Retention Benchmarks by Industry
Businesses always like to benchmark their performance to see how they perform against the industry. After all, we all like to know where we stand. With this in mind, the primary benchmark we at Headline look at is the point in which a company’s retention data-series fully flatlines above a specific percentage level, indicating that retention is maintained at a certain percentage level indefinitely. We call this the retention asymptote (more on that here).
For any sector, the most important part of building product-market fit is that the business actually gets to a retention asymptote. Then, depending on the business, we assess where the asymptote comes in relative to an appropriate benchmark. We acknowledge different best-in-class benchmarks depending on the types of sectors: consumer businesses, SMB SaaS, or enterprise SaaS.
For consumer businesses, we see a 15% customer asymptote and a 20% revenue retention asymptote as best-in-class. For reference, Spotify has a ~45% revenue retention asymptote, which is incredibly high!
For SMB SaaS businesses, we see asymptotes over 30% for customer and 40% for revenue retention as best-in-class. That being said, the asymptote does not solely determine the success of your business. For example, Mailchimp — a classic SMB SaaS business — has only a ~20% revenue retention asymptote, but the product is widely used and the company highly successful.
For enterprise SaaS businesses, we see anything over a 70% customer asymptote and a 110% revenue retention asymptote as best-in-class.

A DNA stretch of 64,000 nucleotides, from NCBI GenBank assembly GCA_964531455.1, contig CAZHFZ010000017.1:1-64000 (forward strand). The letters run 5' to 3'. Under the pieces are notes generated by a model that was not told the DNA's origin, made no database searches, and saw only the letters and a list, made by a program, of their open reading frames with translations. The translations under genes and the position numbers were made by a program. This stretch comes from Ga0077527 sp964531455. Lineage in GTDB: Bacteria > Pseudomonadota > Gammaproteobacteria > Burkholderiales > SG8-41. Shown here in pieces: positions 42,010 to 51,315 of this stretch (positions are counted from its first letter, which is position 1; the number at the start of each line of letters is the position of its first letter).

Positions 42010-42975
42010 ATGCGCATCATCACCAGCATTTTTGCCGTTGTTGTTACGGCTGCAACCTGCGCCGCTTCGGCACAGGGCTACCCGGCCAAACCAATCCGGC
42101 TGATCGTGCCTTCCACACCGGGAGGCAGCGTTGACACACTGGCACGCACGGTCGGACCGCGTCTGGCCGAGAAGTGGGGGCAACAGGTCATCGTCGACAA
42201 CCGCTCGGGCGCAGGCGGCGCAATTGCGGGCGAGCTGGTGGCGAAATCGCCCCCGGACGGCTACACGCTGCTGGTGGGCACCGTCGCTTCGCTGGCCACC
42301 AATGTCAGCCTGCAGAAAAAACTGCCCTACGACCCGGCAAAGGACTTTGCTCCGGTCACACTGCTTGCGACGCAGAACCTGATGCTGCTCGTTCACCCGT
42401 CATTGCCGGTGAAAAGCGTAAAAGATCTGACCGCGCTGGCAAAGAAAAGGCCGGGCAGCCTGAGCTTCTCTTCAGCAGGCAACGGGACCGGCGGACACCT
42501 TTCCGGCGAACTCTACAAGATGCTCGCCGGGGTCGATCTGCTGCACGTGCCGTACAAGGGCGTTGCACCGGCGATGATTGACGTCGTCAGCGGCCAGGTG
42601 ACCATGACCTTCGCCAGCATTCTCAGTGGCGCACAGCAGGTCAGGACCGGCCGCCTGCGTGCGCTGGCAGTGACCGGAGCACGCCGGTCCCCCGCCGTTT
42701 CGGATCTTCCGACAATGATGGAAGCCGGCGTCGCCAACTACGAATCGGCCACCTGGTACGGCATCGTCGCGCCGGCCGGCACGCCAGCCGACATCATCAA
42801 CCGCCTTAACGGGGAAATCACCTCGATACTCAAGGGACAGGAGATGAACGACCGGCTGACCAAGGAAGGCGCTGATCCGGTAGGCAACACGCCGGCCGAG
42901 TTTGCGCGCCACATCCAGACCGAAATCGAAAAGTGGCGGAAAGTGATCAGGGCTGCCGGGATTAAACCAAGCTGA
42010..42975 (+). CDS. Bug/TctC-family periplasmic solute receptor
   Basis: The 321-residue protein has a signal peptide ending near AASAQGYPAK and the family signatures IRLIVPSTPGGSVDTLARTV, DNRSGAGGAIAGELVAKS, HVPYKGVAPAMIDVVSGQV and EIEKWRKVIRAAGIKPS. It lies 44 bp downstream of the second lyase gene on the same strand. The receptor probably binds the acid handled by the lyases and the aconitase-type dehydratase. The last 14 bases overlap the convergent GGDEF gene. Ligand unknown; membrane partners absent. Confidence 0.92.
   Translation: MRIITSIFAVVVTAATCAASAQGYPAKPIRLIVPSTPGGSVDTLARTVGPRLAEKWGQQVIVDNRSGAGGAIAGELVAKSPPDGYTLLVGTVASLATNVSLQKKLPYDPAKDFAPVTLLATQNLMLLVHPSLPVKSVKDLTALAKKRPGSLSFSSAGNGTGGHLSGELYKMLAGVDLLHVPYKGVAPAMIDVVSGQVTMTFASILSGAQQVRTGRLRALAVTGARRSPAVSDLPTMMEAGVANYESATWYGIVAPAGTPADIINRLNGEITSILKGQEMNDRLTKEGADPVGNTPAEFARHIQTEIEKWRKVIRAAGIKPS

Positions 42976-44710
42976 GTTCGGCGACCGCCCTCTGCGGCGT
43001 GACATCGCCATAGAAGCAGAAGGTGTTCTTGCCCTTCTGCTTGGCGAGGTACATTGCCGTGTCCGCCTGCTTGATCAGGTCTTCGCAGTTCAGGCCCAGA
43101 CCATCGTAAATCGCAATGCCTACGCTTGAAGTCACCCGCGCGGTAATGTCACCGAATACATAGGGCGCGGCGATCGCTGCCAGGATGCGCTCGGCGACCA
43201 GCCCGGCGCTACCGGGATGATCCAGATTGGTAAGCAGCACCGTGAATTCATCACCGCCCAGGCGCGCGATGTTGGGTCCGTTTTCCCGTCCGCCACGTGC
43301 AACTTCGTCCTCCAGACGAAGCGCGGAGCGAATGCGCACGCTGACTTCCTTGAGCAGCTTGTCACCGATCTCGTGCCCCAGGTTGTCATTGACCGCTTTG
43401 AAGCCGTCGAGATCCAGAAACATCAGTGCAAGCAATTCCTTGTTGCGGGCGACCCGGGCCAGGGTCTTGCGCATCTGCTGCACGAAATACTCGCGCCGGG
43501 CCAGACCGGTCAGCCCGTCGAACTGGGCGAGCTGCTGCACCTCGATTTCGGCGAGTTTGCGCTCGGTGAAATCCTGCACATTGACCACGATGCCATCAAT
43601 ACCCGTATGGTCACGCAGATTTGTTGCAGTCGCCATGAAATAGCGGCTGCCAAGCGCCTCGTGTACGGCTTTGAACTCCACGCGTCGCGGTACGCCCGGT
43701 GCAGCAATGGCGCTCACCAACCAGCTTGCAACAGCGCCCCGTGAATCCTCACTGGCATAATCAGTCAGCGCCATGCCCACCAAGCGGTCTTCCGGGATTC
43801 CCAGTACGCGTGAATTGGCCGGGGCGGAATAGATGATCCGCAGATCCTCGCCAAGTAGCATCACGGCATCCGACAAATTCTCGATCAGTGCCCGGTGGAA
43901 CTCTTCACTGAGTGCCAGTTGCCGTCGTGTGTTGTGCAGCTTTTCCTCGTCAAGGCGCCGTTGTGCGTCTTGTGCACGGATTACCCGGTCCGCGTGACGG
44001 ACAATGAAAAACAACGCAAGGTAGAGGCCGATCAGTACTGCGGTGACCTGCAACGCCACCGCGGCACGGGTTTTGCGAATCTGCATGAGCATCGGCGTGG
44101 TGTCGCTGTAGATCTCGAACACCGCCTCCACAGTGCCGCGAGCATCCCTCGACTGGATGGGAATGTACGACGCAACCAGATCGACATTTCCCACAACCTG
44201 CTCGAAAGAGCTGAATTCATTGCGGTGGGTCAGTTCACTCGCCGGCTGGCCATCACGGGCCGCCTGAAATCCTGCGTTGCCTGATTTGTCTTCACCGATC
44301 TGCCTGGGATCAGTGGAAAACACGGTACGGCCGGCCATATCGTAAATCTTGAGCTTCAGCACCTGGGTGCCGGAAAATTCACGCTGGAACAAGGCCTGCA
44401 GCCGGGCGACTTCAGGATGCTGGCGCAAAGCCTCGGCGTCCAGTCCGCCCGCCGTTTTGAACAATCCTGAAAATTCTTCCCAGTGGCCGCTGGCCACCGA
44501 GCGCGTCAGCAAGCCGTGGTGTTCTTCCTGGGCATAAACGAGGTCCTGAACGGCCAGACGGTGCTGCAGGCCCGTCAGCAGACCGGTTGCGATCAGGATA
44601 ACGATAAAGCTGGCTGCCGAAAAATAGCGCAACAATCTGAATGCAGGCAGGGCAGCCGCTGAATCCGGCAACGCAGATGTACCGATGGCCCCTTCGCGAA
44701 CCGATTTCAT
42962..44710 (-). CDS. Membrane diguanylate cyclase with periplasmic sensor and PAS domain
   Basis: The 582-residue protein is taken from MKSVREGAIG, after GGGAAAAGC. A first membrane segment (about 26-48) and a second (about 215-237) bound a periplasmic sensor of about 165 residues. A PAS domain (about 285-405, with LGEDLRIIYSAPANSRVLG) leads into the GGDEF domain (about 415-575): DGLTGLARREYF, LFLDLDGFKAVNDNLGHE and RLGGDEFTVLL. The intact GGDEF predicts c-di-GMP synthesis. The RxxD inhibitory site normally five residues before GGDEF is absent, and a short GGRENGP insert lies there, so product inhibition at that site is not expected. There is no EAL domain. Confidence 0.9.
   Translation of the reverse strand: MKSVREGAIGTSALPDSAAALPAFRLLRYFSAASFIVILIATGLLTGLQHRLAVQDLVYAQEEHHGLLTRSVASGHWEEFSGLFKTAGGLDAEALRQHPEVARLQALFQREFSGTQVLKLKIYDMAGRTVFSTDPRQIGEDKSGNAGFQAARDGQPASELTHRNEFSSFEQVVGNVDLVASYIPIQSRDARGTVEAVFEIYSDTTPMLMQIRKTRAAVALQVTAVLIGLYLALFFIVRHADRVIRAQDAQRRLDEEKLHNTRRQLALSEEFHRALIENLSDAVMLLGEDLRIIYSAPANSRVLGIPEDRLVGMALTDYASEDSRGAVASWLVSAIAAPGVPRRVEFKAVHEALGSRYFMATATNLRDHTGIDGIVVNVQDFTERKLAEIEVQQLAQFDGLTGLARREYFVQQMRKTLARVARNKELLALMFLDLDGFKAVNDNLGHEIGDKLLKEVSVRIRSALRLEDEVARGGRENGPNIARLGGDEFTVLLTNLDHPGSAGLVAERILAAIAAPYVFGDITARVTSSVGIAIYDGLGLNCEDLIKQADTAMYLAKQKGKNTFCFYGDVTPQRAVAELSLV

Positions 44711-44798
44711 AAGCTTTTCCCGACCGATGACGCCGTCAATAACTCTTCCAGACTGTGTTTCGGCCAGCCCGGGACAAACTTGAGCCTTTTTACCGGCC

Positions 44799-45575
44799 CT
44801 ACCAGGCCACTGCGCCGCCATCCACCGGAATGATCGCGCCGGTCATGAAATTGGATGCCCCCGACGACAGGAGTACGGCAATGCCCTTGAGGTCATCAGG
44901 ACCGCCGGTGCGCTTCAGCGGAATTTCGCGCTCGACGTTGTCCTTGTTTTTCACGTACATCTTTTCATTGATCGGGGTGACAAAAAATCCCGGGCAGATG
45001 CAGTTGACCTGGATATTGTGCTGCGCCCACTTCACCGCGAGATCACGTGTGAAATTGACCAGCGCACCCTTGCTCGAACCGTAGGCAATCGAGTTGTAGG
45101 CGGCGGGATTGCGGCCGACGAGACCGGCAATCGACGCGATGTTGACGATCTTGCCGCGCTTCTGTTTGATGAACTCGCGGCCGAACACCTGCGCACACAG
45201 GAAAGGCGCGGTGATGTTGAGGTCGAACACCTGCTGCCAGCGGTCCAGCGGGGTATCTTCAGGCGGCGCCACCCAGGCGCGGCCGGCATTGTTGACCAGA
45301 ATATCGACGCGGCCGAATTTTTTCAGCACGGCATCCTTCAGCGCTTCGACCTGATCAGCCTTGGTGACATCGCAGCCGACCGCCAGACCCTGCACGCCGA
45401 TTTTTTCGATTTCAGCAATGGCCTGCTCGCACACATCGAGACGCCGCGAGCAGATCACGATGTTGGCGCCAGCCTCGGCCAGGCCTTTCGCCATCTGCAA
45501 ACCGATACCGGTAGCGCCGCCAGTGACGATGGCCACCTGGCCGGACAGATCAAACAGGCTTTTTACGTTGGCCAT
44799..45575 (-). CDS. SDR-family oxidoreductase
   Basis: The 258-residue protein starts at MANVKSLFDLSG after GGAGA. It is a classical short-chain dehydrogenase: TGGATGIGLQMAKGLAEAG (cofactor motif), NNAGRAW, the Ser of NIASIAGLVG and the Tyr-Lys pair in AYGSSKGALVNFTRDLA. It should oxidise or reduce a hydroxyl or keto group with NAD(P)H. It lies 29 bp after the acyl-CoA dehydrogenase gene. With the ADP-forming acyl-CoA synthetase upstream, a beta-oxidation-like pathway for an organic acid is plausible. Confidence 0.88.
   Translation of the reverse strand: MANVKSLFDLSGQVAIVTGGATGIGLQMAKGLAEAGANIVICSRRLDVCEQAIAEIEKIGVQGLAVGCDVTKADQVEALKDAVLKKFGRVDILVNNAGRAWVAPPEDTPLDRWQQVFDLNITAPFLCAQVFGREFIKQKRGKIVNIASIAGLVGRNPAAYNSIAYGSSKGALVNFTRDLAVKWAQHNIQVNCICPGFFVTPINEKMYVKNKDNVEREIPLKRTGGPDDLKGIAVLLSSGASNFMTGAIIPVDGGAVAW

You will find that for all segments we expect a higher revenue retention asymptote compared to the customer asymptote. Again, these benchmarks are by no means the sole determinants of business success, but they are simply values we recognize from the best-in-class companies we have seen operating in each sector.
What founders can glean from their retention benchmark, especially now
MoM retention and the retention asymptote are great data points for companies to investigate their businesses further and make decisions about growth rather than the be-all end-all of company viability or even success.
With sustainability at the forefront of business leaders’ minds, for example, companies might be looking to save costs and consequently cut must-have versus nice-to-have products. Nice-to-have products that used to have firm asymptotes consequently might start seeing churn in some of their established cohorts, which will lower or destroy their retention asymptote. A strong retention asymptote can signify a businesses’ product status as a must-have, and provide an indication of sustainability.
However, that’s not always the case. Some businesses can have higher or lower retention asymptotes simply based on their marketing channels. The lower the barrier to adoption is, and the wider the marketing funnel, the lower the retention asymptote will most likely be because you have more customers that start adopting the product that probably won’t be using it in the long term. A freemium product will have more new customers every month, but will also have more of them churning out from it after month one compared to the same product with the paywall upfront, which would have less new customers, but less churn after month one as well.
The bottom line: companies can use this benchmark as an indication to further investigate and account for strengths or weaknesses within their business. It’s just one metric in the broader picture of things like product-market fit and capital efficiency that will truly prove business value and ability to weather even the toughest economic times.